The heraldry section features snails on coat of arms, many of them from municipalities, but some of noble families.
André Le Nôtre (1613–1700) was born as the son of the head gardener of Palais des Tuilleries during the reign of French King Louis XIII. Later he served as principal gardener for his successor Louis XIV, and one of his works was the design of the park of Palais de Versailles. 
When he was ennobled by the King in 1681, he choose as design for his coat of arms a large headed cabbage and three silver snails on a green background with a chevron in gold. [2, 3, 4]
The silver snails are directed to the right, their heads up, with two long tentacles, and the shells are stylised.
Interestingly, I found another picture for this coat of arms , which looks more authentically to me. The cabbage is larger, the snail heads are directed away from the viewer, have also the smaller lower tentacles, and spiral bands in the colour pattern. Moreover, the upper left snail is mirrored. I would say they were designed after Cepaea sp. They are drawn according to reality, as one would expect from someone spending much of his time in gardens.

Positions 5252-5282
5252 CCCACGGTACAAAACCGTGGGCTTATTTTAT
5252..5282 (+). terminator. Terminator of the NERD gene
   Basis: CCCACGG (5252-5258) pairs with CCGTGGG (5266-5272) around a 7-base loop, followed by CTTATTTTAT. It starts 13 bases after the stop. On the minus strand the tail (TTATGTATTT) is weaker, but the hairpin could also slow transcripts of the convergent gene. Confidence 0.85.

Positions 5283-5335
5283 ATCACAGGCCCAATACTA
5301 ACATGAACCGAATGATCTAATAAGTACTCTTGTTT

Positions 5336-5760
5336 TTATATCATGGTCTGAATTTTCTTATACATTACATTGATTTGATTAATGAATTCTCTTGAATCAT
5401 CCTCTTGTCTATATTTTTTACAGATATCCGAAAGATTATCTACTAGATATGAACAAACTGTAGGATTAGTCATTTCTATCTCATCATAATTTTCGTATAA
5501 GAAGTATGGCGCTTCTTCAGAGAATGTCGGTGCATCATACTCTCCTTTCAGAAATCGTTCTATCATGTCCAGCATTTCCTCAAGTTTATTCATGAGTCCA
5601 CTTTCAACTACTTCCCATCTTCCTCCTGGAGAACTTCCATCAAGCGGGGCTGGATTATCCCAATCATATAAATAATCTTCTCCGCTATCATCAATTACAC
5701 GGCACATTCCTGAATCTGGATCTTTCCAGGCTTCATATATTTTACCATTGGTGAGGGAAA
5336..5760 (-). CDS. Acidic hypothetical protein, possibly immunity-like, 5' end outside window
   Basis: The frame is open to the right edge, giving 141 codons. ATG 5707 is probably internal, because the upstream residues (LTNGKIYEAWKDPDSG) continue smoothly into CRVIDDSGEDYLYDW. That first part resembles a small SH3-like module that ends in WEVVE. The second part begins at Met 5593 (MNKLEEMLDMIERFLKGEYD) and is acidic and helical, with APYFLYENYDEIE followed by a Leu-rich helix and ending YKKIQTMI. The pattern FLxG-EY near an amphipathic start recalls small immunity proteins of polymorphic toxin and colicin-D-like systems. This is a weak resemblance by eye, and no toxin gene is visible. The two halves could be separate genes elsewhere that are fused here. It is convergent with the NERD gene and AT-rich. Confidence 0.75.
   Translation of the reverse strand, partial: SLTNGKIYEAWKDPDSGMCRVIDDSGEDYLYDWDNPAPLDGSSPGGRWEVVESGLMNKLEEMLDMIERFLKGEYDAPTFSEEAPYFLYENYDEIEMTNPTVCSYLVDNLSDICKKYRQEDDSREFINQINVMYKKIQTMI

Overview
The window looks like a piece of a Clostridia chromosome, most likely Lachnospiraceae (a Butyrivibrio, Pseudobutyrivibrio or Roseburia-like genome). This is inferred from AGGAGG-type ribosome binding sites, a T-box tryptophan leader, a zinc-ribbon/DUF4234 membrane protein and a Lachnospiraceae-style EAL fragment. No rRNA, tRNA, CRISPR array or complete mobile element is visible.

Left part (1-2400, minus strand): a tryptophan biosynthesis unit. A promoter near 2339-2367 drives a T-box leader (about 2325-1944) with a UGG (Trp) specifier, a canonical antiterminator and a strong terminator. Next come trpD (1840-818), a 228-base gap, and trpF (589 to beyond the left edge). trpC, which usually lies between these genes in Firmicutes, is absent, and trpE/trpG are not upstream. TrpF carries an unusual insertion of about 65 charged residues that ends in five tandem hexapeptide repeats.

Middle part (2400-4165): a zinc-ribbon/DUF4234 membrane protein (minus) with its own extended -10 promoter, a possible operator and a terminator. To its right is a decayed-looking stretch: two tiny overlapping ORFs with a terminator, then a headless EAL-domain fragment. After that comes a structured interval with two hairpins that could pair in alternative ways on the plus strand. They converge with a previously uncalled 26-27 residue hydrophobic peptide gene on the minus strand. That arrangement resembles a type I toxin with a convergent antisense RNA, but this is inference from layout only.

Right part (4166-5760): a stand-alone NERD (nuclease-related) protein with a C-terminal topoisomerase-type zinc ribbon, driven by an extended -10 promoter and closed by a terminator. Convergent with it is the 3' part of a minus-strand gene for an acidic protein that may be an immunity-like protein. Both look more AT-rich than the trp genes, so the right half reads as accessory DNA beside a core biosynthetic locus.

http://www.lenotre.culture.gouv.fr/en/tps/index.htm (10.i.2014).
 http://www.lenotre.culture.gouv.fr/en/ln/fi/car03.htm (10.i.2014).
 One source has the following story on the coat of arms: “The king was very fond of Le Notre and once offered him a coat of arms. Le Notre responded, ‘I’ve got one already, three slugs crowned with cabbage leaves.’ ” (http://splendors-versailles.org/TeachersGuide/Building/ – 10.i.2014). Another version is “One day, conversing with his master gardener, the king said, ‘I would like to ennoble you. What do you want for a coat of arms?’ The simple country man, more interested in the opening up of a bud than in worldly honours, laughingly replied, ‘Sire, three snails topped by a cabbage stalk would be enough for me.’ ” (http://bit.ly/1dBAftF – 10.i.2014).